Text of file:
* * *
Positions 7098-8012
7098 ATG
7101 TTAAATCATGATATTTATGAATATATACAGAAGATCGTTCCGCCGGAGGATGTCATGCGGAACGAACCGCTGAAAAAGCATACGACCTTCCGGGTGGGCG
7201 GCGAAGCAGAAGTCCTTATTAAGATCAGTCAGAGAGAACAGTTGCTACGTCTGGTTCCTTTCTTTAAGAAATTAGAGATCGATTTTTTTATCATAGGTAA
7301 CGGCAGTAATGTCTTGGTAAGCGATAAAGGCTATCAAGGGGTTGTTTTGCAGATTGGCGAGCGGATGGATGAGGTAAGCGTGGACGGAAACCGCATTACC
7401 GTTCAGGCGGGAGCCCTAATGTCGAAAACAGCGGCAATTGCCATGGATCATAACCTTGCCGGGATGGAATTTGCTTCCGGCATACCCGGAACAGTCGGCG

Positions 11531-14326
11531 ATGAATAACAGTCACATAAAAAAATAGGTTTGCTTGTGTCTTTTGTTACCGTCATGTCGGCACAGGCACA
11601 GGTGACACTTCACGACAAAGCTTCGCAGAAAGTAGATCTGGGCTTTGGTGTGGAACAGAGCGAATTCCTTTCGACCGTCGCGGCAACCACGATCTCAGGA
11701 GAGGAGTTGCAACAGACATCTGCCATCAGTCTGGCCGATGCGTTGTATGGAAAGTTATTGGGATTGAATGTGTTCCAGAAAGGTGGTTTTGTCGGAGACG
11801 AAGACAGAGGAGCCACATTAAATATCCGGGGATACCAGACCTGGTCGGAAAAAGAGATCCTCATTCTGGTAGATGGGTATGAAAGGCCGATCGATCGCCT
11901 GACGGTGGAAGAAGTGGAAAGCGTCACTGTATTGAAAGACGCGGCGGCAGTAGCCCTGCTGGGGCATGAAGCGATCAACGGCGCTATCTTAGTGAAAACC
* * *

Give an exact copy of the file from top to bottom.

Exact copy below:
Positions 7098-8012
7098 ATG
7101 TTAAATCATGATATTTATGAATATATACAGAAGATCGTTCCGCCGGAGGATGTCATGCGGAACGAACCGCTGAAAAAGCATACGACCTTCCGGGTGGGCG
7201 GCGAAGCAGAAGTCCTTATTAAGATCAGTCAGAGAGAACAGTTGCTACGTCTGGTTCCTTTCTTTAAGAAATTAGAGATCGATTTTTTTATCATAGGTAA
7301 CGGCAGTAATGTCTTGGTAAGCGATAAAGGCTATCAAGGGGTTGTTTTGCAGATTGGCGAGCGGATGGATGAGGTAAGCGTGGACGGAAACCGCATTACC
7401 GTTCAGGCGGGAGCCCTAATGTCGAAAACAGCGGCAATTGCCATGGATCATAACCTTGCCGGGATGGAATTTGCTTCCGGCATACCCGGAACAGTCGGCG

Positions 11531-14326
11531 ATGAATAACAGTCACATAAAAAAATAGGTTTGCTTGTGTCTTTTGTTACCGTCATGTCGGCACAGGCACA
11601 GGTGACACTTCACGACAAAGCTTCGCAGAAAGTAGATCTGGGCTTTGGTGTGGAACAGAGCGAATTCCTTTCGACCGTCGCGGCAACCACGATCTCAGGA
11701 GAGGAGTTGCAACAGACATCTGCCATCAGTCTGGCCGATGCGTTGTATGGAAAGTTATTGGGATTGAATGTGTTCCAGAAAGGTGGTTTTGTCGGAGACG
11801 AAGACAGAGGAGCCACATTAAATATCCGGGGATACCAGACCTGGTCGGAAAAAGAGATCCTCATTCTGGTAGATGGGTATGAAAGGCCGATCGATCGCCT
11901 GACGGTGGAAGAAGTGGAAAGCGTCACTGTATTGAAAGACGCGGCGGCAGTAGCCCTGCTGGGGCATGAAGCGATCAACGGCGCTATCTTAGTGAAAACC